International

CSA announces disclosure expectations for cannabis companies operating in the U.S.

By Andrew Elbaz, Sasha Toten & Joseph Jamil | October 20, 2017

On October 16, 2017, the Canadian Securities Administrators (“CSA”) set out specific disclosure expectations for issuers that currently have or are in the process of developing cannabis-related activities in the U.S. (“U.S.-Related Cannabis Issuers”). The CSA Staff Notice 51-352 Issuers with U.S. Marijuana-Related Activities (“CSA Staff Notice”) indicates that they will require U.S.-Related Cannabis Issuers to disclose key risks in their public disclosure documents. This approach is premised on the assumption that U.S.-Related Cannabis Issuers are complying with current U.S. State laws and regulations.

Primary among the risks is that while some U.S. States have authorized the use and sale of cannabis, it remains illegal under U.S. federal law. Notably, U.S. federal law relating to cannabis could be enforced at any time, which consequently puts U.S.-Related Cannabis Issuers at risk of being prosecuted and having their assets seized.

As a result of the CSA Staff Notice U.S.-Related Cannabis Issuers are expected to ensure that they meet the CSA’s disclosure expectations (described below) and evaluate, monitor, and reassess any related risks on an ongoing basis. Such disclosure is expected to be provided in prospectus filings and other required documents, such as their Annual Information Form and Management’s Discussion and Analysis. Any issuer that fails to provide appropriate disclosure may be subject to regulatory action.

All Issuers with U.S. Cannabis Related Activities must:

  • explain that cannabis remains illegal under federal U.S. laws and that the approach to enforcement of U.S. federal laws is subject to change. The resultant risks, including the risk of adverse enforcement action, must be discussed;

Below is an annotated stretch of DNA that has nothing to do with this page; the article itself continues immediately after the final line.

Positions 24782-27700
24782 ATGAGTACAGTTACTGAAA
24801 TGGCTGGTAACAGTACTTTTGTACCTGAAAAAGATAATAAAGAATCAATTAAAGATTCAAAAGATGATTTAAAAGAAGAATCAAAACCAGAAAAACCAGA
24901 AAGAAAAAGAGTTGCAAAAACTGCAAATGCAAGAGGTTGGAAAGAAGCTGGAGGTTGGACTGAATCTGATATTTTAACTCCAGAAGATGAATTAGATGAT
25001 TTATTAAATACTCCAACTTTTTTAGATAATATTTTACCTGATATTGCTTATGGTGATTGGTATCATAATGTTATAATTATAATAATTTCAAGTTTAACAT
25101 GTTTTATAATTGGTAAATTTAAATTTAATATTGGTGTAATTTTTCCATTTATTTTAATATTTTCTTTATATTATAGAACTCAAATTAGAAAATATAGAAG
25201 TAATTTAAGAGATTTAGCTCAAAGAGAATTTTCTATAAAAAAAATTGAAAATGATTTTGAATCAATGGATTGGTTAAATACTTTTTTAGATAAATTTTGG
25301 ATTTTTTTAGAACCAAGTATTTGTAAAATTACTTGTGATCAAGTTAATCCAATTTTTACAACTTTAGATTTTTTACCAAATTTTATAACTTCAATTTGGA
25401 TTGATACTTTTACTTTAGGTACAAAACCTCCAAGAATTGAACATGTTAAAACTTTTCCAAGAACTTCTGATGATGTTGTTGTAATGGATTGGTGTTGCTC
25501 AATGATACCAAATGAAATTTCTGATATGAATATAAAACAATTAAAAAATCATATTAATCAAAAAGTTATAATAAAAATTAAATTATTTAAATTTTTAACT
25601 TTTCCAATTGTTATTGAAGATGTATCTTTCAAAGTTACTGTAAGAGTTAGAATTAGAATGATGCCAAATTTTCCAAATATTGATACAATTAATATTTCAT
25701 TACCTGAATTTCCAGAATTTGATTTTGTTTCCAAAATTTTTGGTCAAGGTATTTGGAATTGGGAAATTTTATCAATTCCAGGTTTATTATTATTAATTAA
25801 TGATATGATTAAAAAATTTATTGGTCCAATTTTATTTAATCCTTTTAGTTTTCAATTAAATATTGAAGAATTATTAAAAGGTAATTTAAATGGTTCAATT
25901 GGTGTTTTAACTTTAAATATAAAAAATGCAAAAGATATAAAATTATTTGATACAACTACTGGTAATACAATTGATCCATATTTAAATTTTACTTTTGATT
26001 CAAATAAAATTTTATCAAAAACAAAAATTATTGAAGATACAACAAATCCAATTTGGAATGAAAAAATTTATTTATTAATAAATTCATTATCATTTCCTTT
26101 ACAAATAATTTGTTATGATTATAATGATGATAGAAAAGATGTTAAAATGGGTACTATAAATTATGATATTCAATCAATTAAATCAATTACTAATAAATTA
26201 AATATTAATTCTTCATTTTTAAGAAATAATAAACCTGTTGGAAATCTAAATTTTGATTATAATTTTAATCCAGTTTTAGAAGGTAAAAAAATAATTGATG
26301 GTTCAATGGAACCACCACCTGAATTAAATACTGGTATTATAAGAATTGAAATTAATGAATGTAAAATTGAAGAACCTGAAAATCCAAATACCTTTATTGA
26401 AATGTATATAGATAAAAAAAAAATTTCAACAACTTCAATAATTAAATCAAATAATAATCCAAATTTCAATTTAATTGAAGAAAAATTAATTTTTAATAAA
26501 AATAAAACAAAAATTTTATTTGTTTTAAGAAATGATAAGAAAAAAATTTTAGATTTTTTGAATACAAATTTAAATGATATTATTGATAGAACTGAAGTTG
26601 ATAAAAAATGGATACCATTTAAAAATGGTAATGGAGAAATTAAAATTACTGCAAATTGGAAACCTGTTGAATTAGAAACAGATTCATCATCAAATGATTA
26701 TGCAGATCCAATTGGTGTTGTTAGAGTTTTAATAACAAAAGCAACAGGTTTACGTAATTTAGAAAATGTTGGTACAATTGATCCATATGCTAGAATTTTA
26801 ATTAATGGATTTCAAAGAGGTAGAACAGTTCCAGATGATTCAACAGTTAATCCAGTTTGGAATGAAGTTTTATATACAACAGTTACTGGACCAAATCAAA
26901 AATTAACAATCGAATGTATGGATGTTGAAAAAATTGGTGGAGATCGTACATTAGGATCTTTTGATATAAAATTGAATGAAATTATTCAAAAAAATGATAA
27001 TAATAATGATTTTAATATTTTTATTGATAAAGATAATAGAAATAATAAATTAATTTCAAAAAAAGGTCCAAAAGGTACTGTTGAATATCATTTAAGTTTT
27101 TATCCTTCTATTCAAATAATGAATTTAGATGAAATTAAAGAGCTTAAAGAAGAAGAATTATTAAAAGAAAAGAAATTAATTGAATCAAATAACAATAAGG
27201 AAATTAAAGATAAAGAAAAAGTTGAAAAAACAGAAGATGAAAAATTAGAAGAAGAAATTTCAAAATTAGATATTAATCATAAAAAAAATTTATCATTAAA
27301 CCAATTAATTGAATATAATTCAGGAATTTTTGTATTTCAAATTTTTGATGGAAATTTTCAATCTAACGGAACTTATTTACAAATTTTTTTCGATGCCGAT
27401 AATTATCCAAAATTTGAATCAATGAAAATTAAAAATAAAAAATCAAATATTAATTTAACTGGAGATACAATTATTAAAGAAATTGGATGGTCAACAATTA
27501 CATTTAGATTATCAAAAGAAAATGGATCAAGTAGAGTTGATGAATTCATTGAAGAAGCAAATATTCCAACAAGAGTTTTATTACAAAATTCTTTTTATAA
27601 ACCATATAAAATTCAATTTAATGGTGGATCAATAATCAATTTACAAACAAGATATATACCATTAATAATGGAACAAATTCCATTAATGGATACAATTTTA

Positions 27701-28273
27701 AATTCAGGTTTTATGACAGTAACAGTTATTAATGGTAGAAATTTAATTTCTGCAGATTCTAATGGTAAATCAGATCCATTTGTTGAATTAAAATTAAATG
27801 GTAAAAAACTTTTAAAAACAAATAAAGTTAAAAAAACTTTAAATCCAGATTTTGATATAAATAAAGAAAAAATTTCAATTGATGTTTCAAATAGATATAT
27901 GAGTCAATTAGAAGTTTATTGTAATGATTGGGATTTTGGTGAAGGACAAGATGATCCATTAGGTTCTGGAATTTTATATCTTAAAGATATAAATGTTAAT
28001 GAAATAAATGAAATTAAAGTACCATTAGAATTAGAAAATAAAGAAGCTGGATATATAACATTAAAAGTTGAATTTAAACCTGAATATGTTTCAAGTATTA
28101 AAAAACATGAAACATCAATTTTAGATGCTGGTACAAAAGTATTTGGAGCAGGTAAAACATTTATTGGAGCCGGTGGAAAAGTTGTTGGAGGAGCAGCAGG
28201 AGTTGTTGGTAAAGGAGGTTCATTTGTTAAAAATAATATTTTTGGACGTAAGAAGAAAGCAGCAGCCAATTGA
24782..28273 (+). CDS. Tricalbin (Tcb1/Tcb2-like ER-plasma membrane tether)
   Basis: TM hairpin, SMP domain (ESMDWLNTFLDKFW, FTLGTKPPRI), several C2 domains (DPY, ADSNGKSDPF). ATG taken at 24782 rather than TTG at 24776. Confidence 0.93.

• state whether and how their activities are conducted in a manner consistent with any U.S. federal enforcement priorities; and
  • discuss their ability to access both public and private capital, and indicate whether financing options are available in order to support continuing operations, given the illegality of cannabis under U.S. federal law.

Issuers with direct involvement in U.S. cannabis cultivation or distribution must:

  • outline the regulations in the U.S. States in which they operate, and confirm how they are complying with applicable licensing requirements and the regulatory framework enacted by the applicable State; and
  • discuss their program for monitoring compliance with U.S. State law on an ongoing basis and outline internal compliance procedures. Further, they must disclose any material non-compliance as well as material citations or notices of violation.

Issuers with indirect involvement in cultivation or distribution must:

  • outline regulations in the U.S. States in which their investee(s) operate;
  • provide reasonable assurance that the investee’s business is in compliance with the applicable licensing requirements and regulatory framework enacted by the applicable U.S. state. (A similar requirement also applies to issuers with material ancillary involvement in the U.S. cannabis sector, as defined by the CSA.)

In the event that the U.S. federal government changes its approach to enforcement of cannabis, the CSA staff would re-examine the views outlined in their recently released staff notice.

TSX’s Delisting Review of Issuers with U.S. Cannabis-Related Operations

On the same day as the release of the CSA Staff Notice, the TSX released Staff Notice 2017-0009 (“TSX Staff Notice”) which contrasts the CSA’s disclosure-based approach. The TSX Staff Notice makes it clear that issuers engaged in cannabis-related activities in the U.S. poses serious policy concerns for the TSX over illegality and exposure to fraudulent financial transactions. In other words, any issuer operating in cannabis-related activities in the U.S. are now considered not in compliance with the TSX requirements. Consequently, any issuer that is directly or indirectly involved in such activities in the U.S. is in violation of U.S. federal laws and may be delisted.

The TSX Staff Notice listed examples of business activities that concern the TSX and TSX Venture Exchange:

  1. Direct or indirect ownership or investment in U.S.-Related Cannabis Issuers
  2. Commercial interests or arrangements with U.S.-Related Cannabis Issuers that amount in substance to ownership or investment